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News & Media

APLU In The News: May 2016

May 26, 2016
Indiana University on Wednesday challenged a new state abortion law in federal court, arguing it restricts academic freedom by criminalizing the acquisition or transfer of fetal tissue used for research. The move stands out because the university is challenging the actions of the state that supports it. The dispute also comes at a time when many state and federal legislators are proposing laws to curtail abortion. And it arrives as lawmakers scrutinize fetal tissue research in the wake of a series of controversial videos released in 2015 showing Planned Parenthood officials discussing the use of fetal tissue.
May 26, 2016
The Obama administration’s new overtime rule, issued last week, is an unwelcome interference to businesses around the U.S. It’s also going to have a negative impact on universities. The White House wanted to wave its magic wand and create higher salaries for many Americans who don’t qualify for overtime pay. Such pronouncements, however, often create unintended consequences. That includes the possibility of higher tuition — an impact that goes against President Barack Obama’s mission to make college more affordable.
May 26, 2016
The official graduation rate that colleges must report to the U.S. Department of Education has included only first-time, full-time students who graduate from that college within 150% of normal time (three years for a two-year college or six years for a four-year college). Although part-time and non-first-time students were included in the federal government’s Integrated Postsecondary Education Data System (IPEDS) collection for the first time this year, it will still be about another year or so before those data will be available to the public. (Russell Poulin at WICHE has a nice summary of what the new IPEDS outcome measure data will mean.)
May 24, 2016
The Obama administration's new overtime rules could be costly for U.S. colleges and universities, who will now need to pay overtime to some post-doctoral researchers, athletic coaches, admissions counselors and other lower-level salaried employees. The University of Colorado, which employs roughly 30,000 people across the state, is still calculating how expensive the rule-change will be. The new regulations, issued by the U.S. Department of Labor last week, take effect Dec.
May 20, 2016
This week the Obama administration released a final rule that will extend overtime pay to millions more American workers, including hundreds of thousands of lower-level salaried employees on college campuses. Much of the attention has focused on the impact on postdoctoral fellows, the overworked, underpaid backbone of the academic research enterprise. But it’s not just postdocs who will benefit from the rule, which will double the annual salary cutoff below which workers are generally eligible for overtime pay, raising it to $47,476. Many entry-level and midlevel professionals — from admissions officers to athletic trainers to student-aid administrators — will qualify too.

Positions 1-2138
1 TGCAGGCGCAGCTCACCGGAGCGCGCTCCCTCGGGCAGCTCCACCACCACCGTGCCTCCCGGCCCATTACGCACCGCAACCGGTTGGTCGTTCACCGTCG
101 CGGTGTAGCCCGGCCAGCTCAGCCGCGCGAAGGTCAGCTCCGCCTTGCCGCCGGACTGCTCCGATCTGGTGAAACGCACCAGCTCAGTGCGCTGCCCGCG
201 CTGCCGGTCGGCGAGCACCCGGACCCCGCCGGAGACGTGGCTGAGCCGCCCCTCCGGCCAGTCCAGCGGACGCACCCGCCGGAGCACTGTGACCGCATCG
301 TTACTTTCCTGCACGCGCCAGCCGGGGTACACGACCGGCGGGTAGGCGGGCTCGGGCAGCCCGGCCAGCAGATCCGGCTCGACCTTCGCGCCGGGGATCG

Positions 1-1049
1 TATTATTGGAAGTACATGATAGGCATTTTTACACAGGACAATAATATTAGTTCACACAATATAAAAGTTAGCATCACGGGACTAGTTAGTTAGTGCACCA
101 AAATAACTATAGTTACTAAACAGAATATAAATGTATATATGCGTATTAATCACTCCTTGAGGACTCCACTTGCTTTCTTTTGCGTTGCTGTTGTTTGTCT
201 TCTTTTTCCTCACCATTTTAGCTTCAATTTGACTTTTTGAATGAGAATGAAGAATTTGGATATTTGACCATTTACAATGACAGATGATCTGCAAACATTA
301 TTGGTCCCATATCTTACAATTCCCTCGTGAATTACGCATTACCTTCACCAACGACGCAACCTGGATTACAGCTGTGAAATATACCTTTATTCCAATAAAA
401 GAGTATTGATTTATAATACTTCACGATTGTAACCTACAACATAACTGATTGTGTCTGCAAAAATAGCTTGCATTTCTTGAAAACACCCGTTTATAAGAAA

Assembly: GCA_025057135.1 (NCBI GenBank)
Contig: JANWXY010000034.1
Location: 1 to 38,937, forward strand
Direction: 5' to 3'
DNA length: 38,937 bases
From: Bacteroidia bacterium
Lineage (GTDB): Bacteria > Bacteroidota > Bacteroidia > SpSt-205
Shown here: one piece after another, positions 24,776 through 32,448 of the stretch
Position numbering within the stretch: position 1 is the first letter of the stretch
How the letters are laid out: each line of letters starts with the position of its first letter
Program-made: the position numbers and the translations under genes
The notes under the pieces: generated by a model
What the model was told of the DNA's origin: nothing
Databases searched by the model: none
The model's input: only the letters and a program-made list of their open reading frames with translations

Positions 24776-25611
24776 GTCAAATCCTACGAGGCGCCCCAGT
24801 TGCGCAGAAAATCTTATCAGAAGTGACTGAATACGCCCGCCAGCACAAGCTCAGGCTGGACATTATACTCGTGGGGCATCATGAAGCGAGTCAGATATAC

May 16, 2016
Three agricultural experts from Purdue University have been appointed to a newly created Association of Public and Land-Grant Universities commission to help ensure universal food security by 2050. The commission, called The Challenge of Change: Engaging Public Universities to Feed the World, includes Gebisa Ejeta, distinguished professor of agronomy and the 2009 World Food Prize laureate; Jay Akridge, Glenn W. Sample Dean of Purdue Agriculture; and Vic Lechtenberg, special assistant to the Purdue president and dean emeritus of the College of Agriculture.
May 16, 2016
Drawing on the unique academic, research and leadership capabilities of public research universities, the Assn. of Public and Land-grant Universities (APLU) convened a new commission, The Challenge of Change: Engaging Public Universities to Feed the World, to address growing domestic and global food security challenges and ensure universal food security by 2050.
May 16, 2016
Top agronomists at Purdue University will be part of a new nationwide higher education task force on food security. The Association of Public and Land Grant Universities is putting together the 31-member commission, which aims to ensure that the world's rapidly growing population has enough to eat.
May 13, 2016
This week a new commission to address world food security began its work. The commission called The Challenge of Change: Engaging Public Universities to Feed the World was appointed by the Association of Public and Land-Grant Universities. Jay Akridge, Glenn W. Sample Dean of Purdue Agriculture is one of three appointments from Purdue. He told HAT the commission has the important task of identifying efforts public universities should develop to bring us to a point of global food security by 2050.
May 10, 2016
Hundreds of Cleveland State University students who will receive degrees at commencement on May 14 will not be considered graduates by the federal government. That's because they attended part-time, transferred from another institution or dropped out and returned. The U.S. Department of Education bases a college's graduation rate on how many first-time full-time freshmen receive their degrees within six years.